After the jump I’ve enclosed a description of my amateur design project, a Lego version of my Fisher Price turntable. Lego Cuusoo, a new platform by the Lego Group displays user-submitted designs for potential Lego collections. If the project receives 10,000 supporters (think Kickstarter), Lego options it for production. My idea was recently rejected by Lego Cuusoo because the site does not accept works in progress or projects with placeholders. And that’s totally cool because the finished product WILL be better. My goal here is to show the evolution of the project.
Objective: To create my first Fisher Price turntable out of Lego.
Inspiration: A Fisher Price turntable was one of the first toys I remember playing with as a child.
I have a clear memory of playing records in the hallway of my family’s small apartment in the Flatbush area of Brooklyn, NY. I had a Sesame Street record, original music from Star Wars, and a record that played nursery rhymes and theme songs from popular cartoons. Not only did my first turntable give me an outlet to hear the melodies synonymous with my childhood, I did not rely on watching TV to sing my favorite songs.
My Fisher Price turntable was the one audio component I could operate without the assistance or supervision of an adult. Growing up as a toddler in the early 1980s, I was too young to know how an 8-track stereo worked, or how to play a cassette, or even grasp the concept of AM/FM radio. My Fisher Price record player was all I needed.
Fisher Price introduced the portable record player in 1978, three years before I was born. It used electricity through a standard NEMA AC power plug. The playback settings supported 12-inch records at 33 1/3 RPM or 7-inch vinyl at 45 RPM. The turntable platter had a built-in 45 RPM adapter that twisted upward so that it could fit the wider-holed 45s. The tone arm came with an attached needle. There isn’t a separate cartridge for the needle that would connect to the tone arm, similar to professional turntables. Fisher Price’s turntable design is simple, and not complex like a Technics turntable, which I would later own as my tool of choice throughout my decade-long DJ career. Fisher Price released a series of multi-colored styles for the turntable: one that was orange, brown and off-white; one that was blue, white and grey. There was also a model that was clear, grey and white, complete with two speakers. Dust covers were also included in the turntable package.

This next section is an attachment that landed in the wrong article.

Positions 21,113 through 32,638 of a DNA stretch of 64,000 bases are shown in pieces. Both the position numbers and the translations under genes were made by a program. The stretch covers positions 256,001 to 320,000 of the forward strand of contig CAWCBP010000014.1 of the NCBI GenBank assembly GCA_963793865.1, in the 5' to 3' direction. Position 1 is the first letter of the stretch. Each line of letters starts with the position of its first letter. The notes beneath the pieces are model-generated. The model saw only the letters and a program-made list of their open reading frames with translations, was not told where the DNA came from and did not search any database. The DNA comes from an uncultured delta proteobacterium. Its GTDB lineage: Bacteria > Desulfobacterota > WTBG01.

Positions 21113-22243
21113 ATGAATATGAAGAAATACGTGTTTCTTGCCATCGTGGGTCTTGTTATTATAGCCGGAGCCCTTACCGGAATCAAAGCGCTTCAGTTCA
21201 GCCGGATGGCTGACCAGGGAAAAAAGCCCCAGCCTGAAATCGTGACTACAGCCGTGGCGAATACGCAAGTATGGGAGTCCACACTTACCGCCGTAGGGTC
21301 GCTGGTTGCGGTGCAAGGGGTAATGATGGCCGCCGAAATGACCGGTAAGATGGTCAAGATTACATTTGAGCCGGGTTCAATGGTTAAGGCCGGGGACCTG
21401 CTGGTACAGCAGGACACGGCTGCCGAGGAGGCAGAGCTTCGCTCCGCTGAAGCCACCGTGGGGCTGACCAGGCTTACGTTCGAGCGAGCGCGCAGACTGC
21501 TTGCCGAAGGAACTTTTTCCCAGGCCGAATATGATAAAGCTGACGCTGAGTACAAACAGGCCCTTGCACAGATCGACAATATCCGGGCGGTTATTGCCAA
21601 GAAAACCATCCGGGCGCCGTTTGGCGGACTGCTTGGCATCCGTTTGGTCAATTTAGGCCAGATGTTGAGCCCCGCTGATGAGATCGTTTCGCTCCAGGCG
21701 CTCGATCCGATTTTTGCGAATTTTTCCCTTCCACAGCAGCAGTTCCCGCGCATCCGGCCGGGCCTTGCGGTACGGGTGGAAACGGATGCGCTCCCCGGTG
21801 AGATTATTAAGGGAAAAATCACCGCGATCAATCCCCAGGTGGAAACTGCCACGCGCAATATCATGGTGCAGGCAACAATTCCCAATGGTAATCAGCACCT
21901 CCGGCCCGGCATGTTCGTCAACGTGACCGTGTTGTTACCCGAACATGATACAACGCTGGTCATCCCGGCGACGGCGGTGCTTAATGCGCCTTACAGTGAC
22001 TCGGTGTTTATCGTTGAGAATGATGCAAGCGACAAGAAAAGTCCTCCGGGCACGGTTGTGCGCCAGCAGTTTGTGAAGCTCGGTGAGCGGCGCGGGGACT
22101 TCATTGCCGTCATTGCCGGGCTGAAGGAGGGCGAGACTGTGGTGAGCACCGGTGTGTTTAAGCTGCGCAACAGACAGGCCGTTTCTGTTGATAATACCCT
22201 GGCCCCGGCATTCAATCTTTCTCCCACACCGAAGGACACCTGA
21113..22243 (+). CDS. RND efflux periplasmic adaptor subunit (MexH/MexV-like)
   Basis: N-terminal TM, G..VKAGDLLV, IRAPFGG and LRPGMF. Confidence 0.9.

My vision for remodeling the Fisher Price turntable with Lego will be smaller model compared to its vintage counterpart. The mock-up I’m creating measures 4 in. x 4.5 in. The base consists of pieces varying in size and color. Twelve brown planks on the bottom and 26 beige blocks on top of the foundation. Six clear orange bits and eight clear red bits are the background color gradient that illustrate the speed and volume settings. Brown pieces will be added for the speed switch, and I’ve used a spinning tire to illustrate the volume control. Orange blocks represent the tone arm and needle.
The most essential section is missing—the turntable platter with the 45 adapter attachment. Filling this void will require finding circular pieces or possibly square-shaped one-bit blocks to create the circle shape. The round pegs in the shape of the circle is placeholder frame for the platter.
A dust cover will be added to this design. Using a pair of two peg blocks that shift up and down, I will be able to create the hinges for the turntable’s dust cover.
Long Term Goals
* To create the Lego Vintage Fisher Price Turntable through Fisher Price Inc.’s licensed design.
* To build the entire series of Fisher Price turntables starting with the 1971 Fisher Price Change-A-Record Music Box.
* To build a fully functioning Lego turntable that plays music.
All pieces were purchased from the Rockefeller Center Lego store in New York City. I plan to update with new developments.